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Jubilee Arena demo will come with higher price tag

Discovery of additional asbestos delays demo of 59-year-old arena until the end of the month
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Jubilee Arena will stand a little while longer and may cost up to $50,000 more to demolish following the discovery of additional asbestos within it. Town officials now say the end of the month is when the 59-year-old arena will finally come down.

WESTLOCK – While the discovery of “a lot” of additional asbestos has delayed Jubilee Arena’s date with the wrecking ball for at least a few more weeks, it’s also potentially added $50,000 to the final bill, which is now expected to top $300K.

At the Nov. 14 Town of Westlock council meeting, operations director Robin Benoit said crews recently found more asbestos “we didn’t know was there” and “didn’t get picked up in the original report” — the recent discovery and delay was previously reported in the Nov. 15 edition of Town & Country This Week. Asbestos is a naturally-occurring fibrous silicate mineral which was commonly used as a building material until its adverse effects on human health were widely acknowledged in 1970s — the most common diseases associated with chronic exposure to it are asbestosis, the scarring of the lungs due to asbestos inhalation, and mesothelioma, a type of cancer.

“It’s tied to when they started pulling the bleachers out as they discovered a lot of asbestos within the bleachers and a wall that was there as well,” said Benoit, who estimated final demolition of the 59-year-old arena won’t start until the end of November, early December. “So now they go in and do additional abatement and get it cleaned up, so that will take a little bit of time.”

Town officials had been hopeful that following the erection of a security fence around the site the week of Oct. 31 that the arena would come down shortly after. Previously, the town had first pegged the week of Sept. 12 and then the week of Sept. 19 for the final phase of the $280,000 demolition as the interior had been previously stripped.  As for the additional cost, Benoit told councillors it’ll be up to $50,000 as crews were working off a previous town-commissioned report that detailed asbestos in the facility.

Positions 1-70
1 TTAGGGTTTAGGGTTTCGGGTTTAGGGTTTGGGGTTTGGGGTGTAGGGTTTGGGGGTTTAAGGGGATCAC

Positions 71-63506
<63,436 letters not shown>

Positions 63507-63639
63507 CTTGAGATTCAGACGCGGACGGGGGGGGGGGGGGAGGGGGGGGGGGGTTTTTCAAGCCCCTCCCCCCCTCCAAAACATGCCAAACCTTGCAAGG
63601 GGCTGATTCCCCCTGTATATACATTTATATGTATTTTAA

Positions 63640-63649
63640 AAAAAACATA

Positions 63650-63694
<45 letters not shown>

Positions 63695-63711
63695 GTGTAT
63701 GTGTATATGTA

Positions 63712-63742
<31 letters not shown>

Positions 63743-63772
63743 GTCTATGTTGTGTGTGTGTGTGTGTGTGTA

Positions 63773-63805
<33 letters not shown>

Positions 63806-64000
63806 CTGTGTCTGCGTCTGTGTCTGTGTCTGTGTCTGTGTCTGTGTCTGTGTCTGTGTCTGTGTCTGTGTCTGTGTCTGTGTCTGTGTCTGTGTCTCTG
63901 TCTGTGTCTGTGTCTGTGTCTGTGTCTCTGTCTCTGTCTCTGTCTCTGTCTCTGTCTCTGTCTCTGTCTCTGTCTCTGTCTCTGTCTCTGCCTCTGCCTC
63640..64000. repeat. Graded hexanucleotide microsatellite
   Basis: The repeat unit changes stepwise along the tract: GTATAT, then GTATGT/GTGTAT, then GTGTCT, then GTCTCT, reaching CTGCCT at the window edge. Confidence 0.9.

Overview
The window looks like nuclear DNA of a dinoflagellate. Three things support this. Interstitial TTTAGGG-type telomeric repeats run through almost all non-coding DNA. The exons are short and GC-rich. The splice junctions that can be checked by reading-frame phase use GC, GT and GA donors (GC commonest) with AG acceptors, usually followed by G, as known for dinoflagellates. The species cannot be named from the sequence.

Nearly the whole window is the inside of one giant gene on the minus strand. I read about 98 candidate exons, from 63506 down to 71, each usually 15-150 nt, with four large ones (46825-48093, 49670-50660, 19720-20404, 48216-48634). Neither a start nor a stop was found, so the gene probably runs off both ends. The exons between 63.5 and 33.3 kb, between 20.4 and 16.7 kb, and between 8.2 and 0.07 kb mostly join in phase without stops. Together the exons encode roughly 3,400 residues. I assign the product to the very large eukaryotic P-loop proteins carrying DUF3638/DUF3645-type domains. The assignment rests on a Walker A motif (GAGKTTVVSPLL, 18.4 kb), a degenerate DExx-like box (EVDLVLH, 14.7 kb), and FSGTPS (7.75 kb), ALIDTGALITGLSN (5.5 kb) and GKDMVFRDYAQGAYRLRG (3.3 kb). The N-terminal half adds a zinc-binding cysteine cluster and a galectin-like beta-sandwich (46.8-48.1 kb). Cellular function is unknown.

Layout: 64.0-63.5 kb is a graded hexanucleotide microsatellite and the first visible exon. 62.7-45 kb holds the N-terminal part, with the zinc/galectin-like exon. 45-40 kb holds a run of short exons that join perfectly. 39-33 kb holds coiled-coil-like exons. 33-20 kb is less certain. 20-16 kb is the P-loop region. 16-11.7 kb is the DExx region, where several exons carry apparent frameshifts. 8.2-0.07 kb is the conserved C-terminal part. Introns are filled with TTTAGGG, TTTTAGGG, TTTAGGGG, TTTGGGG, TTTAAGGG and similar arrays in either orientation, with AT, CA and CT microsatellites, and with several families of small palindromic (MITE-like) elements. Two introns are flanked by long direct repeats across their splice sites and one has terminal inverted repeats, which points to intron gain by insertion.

“It’s additional work that needs to be done from what the original quantity was … this is a matter of quantity overall,” said Benoit.

“Just setting up for negative airspace and everything is a bunch of extra work (that they could have done) as they were already there at one point,” added mayor Ralph Leriger.

Demolition of the town’s first indoor arena was initially budgeted at $1 million and funded via unrestricted reserves in the municipality’s 2022 capital budget — CAO Simone Wiley has stated previously there will be additional costs to level and landscape the site in 2023. Benoit has also said previously that concrete from the arena will be recycled at the local Lafarge Canada site for free and the contractor has given them a credit back on the metal that can be scavenged.

Wiley said in a Nov. 15 follow-up interview that while they’re disappointed the demo has been continually delayed throughout the fall, along with the revelation of more asbestos on site, they’re content that final bill be “substantially lower” that what was originally estimated.

“So, we’re happy with that final number,” she said.

Jubilee Arena, which was initially called the Westlock and District Jubilee Family Recreation Centre, opened July 13, 1963, and cost $75,744 to build, while the first hockey game at the facility, played on natural ice as it didn’t yet have an ice plant, was Dec. 29, 1963.

The arena was expected to come down following the opening of the Rotary Spirit Centre (RSC) in 2012, but those plans were shelved following the discovery of asbestos at the site — a report from that year stated that 16 of 26 building-material samples tested positive for the substance.

In late 2018, the council of the day talked about demolishing the building and briefly considered renovating it for use as a warm-storage facility. But when faced with a $1 million price tag for that work, or $900,000 just to bulldoze it, council put the issue on the backburner.

George Blais, TownandCountryToday.com



George Blais

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